Determinants of participation in leisure activities among adolescents with cerebral palsy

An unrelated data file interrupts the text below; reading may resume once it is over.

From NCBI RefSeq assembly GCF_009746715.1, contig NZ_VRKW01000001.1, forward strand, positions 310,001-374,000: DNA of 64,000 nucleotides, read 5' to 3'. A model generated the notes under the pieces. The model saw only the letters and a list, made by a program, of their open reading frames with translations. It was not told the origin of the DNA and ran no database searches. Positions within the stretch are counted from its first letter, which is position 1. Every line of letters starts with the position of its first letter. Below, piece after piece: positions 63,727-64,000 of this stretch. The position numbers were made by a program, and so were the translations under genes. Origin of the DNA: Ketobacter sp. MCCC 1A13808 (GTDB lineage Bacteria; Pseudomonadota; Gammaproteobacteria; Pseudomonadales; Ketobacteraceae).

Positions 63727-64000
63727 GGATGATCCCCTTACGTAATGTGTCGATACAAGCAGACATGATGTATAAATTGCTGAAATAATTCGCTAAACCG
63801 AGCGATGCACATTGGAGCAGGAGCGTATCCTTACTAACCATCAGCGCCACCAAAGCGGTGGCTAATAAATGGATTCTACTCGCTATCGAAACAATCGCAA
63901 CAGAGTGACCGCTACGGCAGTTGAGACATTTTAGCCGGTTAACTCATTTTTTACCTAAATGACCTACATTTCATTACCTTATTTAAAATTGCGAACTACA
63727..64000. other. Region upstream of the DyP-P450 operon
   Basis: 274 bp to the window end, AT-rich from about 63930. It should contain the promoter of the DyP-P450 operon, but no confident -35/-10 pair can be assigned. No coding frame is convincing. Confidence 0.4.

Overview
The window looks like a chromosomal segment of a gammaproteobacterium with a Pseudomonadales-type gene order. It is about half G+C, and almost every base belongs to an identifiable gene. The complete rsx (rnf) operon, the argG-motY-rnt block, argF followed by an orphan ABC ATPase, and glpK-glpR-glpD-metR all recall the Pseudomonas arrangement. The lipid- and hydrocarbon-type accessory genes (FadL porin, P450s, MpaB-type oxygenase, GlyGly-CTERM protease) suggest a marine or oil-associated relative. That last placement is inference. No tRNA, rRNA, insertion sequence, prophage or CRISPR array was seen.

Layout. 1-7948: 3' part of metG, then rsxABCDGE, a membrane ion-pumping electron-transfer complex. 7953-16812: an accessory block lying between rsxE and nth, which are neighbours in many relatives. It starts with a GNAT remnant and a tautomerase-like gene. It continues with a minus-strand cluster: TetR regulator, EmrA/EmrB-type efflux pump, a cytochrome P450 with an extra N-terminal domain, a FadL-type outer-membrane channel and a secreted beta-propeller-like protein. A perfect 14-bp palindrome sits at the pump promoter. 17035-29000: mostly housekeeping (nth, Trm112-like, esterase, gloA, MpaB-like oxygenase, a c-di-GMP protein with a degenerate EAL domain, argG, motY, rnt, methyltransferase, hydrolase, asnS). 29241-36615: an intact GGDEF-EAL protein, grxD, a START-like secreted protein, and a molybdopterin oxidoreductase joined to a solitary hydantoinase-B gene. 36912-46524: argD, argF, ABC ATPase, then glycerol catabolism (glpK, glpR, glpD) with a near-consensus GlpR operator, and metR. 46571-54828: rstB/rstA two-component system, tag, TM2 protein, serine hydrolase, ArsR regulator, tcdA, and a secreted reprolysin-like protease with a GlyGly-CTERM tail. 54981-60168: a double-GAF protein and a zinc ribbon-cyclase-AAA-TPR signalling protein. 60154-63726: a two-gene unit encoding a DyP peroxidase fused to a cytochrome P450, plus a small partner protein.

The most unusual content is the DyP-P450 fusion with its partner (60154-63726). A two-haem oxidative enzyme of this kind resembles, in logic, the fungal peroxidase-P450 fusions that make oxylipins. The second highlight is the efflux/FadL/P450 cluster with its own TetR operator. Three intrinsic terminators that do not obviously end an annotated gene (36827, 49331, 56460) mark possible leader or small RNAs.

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Studies have identified restrictions in engagement in leisure activities for adolescents with disabilities. Participation is a complex construct and likely influenced by a variety of factors. These potential determinants have not yet been sufficiently explored in the population of adolescents with cerebral palsy (CP). The objective of this study is to estimate the potential influence of adolescent characteristics and environmental factors as determinants of participation in leisure activities for adolescents with CP. A cross-sectional design was used. Participants were adolescents (12-19 years old) with cerebral palsy. Participants were assessed with the Vineland Adaptive Behavior Scale - II, Gross Motor Function Measure, Gross Motor Function Classification System, Manual Ability Classification System and completed the Self-Perception Profile for Adolescents, Dimensions of Mastery Questionnaire, Strengths and Difficulties Questionnaire, Family Environment Scale, the European Child Environment Questionnaire and the Preferences for Activities of Children. The main outcome measure was the Children's Assessment of Participation and Enjoyment. 187 adolescents (age M=15.4; SD=2.2) completed the study. Multivariate models of participation in leisure revealed associations with factors related to the adolescents' functional characteristics and attitudes, the family environment, socioeconomic status, and contextual factors such as school type, and collectively explained from 28% (diversity of skill-based activities) up to 48% (intensity and diversity of self-improvement activities) of the variance in intensity and diversity in five leisure participation domains (diversity: r(2)=.33 recreational; r(2)=.39 active-physical; r(2)=.33 social activities). Adolescent's mastery motivation, self-perception and behavior were individually associated with participation in different activity domains, but did not strongly predict participation within multivariate models, while preferences for activities were strong predictors of participation in all domains, except for skill-based activities. Engagement in different types of leisure activities is important for adolescents' development and well-being. Health care professionals should consider adolescents' and families' characteristics to promote participation in leisure activities.
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